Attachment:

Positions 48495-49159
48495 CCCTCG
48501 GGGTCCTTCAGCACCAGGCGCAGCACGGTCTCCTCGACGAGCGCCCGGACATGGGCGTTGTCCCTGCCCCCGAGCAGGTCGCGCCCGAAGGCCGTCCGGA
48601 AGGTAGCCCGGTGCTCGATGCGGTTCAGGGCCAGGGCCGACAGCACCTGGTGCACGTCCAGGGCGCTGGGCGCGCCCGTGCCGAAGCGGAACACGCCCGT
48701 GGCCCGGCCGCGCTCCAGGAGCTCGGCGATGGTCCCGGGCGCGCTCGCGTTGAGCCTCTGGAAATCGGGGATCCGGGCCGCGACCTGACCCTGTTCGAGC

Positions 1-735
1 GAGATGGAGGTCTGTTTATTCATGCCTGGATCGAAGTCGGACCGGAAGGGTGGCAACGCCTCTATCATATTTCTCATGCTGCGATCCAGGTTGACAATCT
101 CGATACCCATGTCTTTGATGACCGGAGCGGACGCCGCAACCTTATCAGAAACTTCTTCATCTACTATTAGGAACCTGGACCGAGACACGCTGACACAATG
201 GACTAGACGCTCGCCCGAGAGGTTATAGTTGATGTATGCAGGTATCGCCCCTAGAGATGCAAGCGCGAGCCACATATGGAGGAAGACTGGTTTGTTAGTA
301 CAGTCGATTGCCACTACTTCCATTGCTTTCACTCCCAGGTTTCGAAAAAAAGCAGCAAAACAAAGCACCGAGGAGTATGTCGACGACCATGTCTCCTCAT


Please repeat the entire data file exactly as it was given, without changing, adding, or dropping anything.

Positions 48495-49159
48495 CCCTCG
48501 GGGTCCTTCAGCACCAGGCGCAGCACGGTCTCCTCGACGAGCGCCCGGACATGGGCGTTGTCCCTGCCCCCGAGCAGGTCGCGCCCGAAGGCCGTCCGGA
48601 AGGTAGCCCGGTGCTCGATGCGGTTCAGGGCCAGGGCCGACAGCACCTGGTGCACGTCCAGGGCGCTGGGCGCGCCCGTGCCGAAGCGGAACACGCCCGT
48701 GGCCCGGCCGCGCTCCAGGAGCTCGGCGATGGTCCCGGGCGCGCTCGCGTTGAGCCTCTGGAAATCGGGGATCCGGGCCGCGACCTGACCCTGTTCGAGC

Positions 1-735
1 GAGATGGAGGTCTGTTTATTCATGCCTGGATCGAAGTCGGACCGGAAGGGTGGCAACGCCTCTATCATATTTCTCATGCTGCGATCCAGGTTGACAATCT
101 CGATACCCATGTCTTTGATGACCGGAGCGGACGCCGCAACCTTATCAGAAACTTCTTCATCTACTATTAGGAACCTGGACCGAGACACGCTGACACAATG
201 GACTAGACGCTCGCCCGAGAGGTTATAGTTGATGTATGCAGGTATCGCCCCTAGAGATGCAAGCGCGAGCCACATATGGAGGAAGACTGGTTTGTTAGTA
301 CAGTCGATTGCCACTACTTCCATTGCTTTCACTCCCAGGTTTCGAAAAAAAGCAGCAAAACAAAGCACCGAGGAGTATGTCGACGACCATGTCTCCTCAT